Meta’s primary workload is DLRM inference today, and as such, they tried to architect their chip, especially for that workload. As a reminder, DLRM models are still the largest at-scale AI workload. These DLRMs are the backbone of companies like Baidu, Meta, ByteDance, Netflix, and Google. It is the engine of over a trillion dollars of annual revenue in advertising, search ranking, social media feed ordering, etc.
While generative AI will overtake it in hardware demand soon, that flip over hasn’t happened quite yet. Check out our prior dive into DLRMs here.
DLRM models are continuing to grow, and that is leading to significant infrastructure changes for Meta. For a period of time, they heavily utilized Intel’s NNP-I inference accelerator, but that quickly made way to GPUs. In some ways, the first-generation MTIA can be thought of as a second-generation NNP-I because the system architecture (not uarch) is very similar.
Meta launched their semi-custom AI accelerator program many years ago, and their goals were very clear. Lower cost inference for better DLRM models, and ease of use. Their first generation can be thought of as a software vehicle to develop the ability to utilize eager mode and full graph mode of PyTorch 2.0 with LLVM compilers. They are working on implementing Dynamo, Inductor, and Triton.
Our data shows Meta is the largest individual buyer of Nvidia’s H100 GPUs this year. That’s no coincidence. Meta needs GPUs for both training and inference and the H100’s is the most cost-effective way for them to serve this need in most cases.
Meta shared a profile of their various production recommendation models. These models have varying sizes and complexity. Meta also shared the performance of various hardware in these workloads.
While Meta did not share which GPU they were comparing to, we asked around, and it seems to be old Ampere GPUs, not new Hopper and Lovelace GPUs. While this seems unfair, remember Meta’s 1st generation MTIA is also an older chip. Once you stack on the additional performance of the new Nvidia chips, the first-generation MTIA loses in most workloads on performance per watt.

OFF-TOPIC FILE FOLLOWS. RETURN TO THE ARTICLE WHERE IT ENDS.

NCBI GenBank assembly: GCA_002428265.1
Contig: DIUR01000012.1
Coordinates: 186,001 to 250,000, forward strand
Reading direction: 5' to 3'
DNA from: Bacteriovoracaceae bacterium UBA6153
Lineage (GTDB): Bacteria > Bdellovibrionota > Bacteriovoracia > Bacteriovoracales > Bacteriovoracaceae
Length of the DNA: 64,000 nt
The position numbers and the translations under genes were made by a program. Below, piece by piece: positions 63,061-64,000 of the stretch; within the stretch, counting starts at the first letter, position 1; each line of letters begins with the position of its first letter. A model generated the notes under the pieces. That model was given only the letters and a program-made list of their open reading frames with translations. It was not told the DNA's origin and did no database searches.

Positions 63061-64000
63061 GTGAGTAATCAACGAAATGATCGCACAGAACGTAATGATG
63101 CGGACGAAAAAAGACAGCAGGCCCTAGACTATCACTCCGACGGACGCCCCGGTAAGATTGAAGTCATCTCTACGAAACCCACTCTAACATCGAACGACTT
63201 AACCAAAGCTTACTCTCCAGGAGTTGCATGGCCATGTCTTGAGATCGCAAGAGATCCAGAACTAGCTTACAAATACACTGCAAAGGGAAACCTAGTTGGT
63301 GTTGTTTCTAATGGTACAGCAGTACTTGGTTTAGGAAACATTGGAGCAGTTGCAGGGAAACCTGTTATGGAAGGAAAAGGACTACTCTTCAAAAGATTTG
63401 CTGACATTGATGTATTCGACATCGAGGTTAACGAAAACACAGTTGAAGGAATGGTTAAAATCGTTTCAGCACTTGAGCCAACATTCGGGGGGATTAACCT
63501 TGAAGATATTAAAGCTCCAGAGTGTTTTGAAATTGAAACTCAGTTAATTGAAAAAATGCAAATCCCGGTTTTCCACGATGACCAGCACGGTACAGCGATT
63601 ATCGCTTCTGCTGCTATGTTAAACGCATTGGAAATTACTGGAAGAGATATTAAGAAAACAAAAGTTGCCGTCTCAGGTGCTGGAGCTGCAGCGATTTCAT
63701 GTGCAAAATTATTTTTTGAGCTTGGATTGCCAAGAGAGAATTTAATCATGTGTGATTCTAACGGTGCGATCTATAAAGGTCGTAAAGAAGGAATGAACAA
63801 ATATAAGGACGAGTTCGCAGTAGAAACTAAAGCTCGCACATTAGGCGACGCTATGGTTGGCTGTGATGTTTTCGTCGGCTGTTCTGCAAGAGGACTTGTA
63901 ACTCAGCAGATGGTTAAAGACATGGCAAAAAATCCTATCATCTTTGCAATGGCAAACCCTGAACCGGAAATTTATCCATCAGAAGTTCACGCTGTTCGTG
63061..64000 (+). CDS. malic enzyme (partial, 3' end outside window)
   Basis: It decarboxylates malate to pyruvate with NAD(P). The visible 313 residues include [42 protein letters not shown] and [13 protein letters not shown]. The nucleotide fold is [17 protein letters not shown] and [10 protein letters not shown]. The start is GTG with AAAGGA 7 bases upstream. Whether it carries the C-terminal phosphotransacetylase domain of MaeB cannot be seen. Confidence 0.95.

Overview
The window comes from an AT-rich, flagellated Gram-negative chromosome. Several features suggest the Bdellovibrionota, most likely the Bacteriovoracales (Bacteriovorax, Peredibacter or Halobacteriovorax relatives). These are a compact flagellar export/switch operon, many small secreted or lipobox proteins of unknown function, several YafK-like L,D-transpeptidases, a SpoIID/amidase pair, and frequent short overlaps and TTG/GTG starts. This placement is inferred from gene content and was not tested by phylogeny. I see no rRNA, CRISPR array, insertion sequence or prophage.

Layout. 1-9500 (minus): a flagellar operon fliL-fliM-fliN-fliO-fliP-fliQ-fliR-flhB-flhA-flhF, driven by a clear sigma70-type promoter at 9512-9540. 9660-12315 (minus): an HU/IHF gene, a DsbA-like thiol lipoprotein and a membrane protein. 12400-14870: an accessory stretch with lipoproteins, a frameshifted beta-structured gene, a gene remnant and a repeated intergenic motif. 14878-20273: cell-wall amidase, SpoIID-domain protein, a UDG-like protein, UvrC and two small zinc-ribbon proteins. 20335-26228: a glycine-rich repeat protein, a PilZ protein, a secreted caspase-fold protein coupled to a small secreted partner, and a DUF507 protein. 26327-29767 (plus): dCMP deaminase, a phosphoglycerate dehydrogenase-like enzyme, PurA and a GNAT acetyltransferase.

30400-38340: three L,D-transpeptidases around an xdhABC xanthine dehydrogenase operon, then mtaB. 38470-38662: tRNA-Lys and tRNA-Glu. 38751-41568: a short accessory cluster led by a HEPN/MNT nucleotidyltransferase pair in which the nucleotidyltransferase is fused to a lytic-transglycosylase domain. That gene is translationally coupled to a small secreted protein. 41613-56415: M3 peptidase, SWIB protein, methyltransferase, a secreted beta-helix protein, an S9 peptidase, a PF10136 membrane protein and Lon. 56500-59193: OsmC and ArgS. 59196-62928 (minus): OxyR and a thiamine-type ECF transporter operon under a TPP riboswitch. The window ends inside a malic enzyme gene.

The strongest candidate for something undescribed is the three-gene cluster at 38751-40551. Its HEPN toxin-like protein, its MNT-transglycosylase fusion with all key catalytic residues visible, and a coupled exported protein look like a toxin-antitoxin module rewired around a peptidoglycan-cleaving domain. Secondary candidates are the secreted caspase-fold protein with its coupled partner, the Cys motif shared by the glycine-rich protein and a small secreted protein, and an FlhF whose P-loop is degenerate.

With that said, the first gen MTIA is just a start. Let’s dive into the chip before discussing the next generation, roadmap, and design partners.
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Meta got the chips in the video back in 2021. The MTIA is fabricated on TSMC’s 7nm fabs and packaged by Amkor. The chip markings state this occurred from August 23rd to August 29th of 2021.
The chip has 102.4 TOPS of INT8 and 51.2 TFLOPS of FP16 with a 25W TDP. There is a total of 128 MB SRAM which runs at 800GB/s. This SRAM sits next to the memory controllers and can act as a memory side cache of directly addressed as addressable memory. There is also up to 128GB of LPDDR5-5500 on a 256-bit bus running at 176GB/s. It’s noteworthy that Meta used LPDDR5 which is capable of 6400 MTs, but run it downclocked. There are also 8 PCIe 4.0 lanes.
The memory and IO sits around the processing elements. These processing elements are an 8 by 8 grid containing a command processor, local memory, and two different RISC-V CPUs from Andes. One core has only scalar capabilities, and the other can do both scalar and vector. These cores are licensed from a third-party IP house. That third party does not assist with the backend.
There are also a variety of fixed accelerators to accelerate matrix multiplications, non-linear functions, and data movement.
Physically the chip sits on a PCIe Gen 4x8 dual m.2 card in Delta Lake servers connected to Intel Copper Lake CPUs with 96GB of DDR4 and PCIe 3.0 x24 connection to nested switches (80 lane Broadcom PCIe4 switch).
There are 12x MTIA per host, and the entire system consumes 780W.
Silicon Co-Design Partners and Roadmap
Next, we will discuss the roadmap, chip codenames, the future of MTIA, and where it is useful vs not.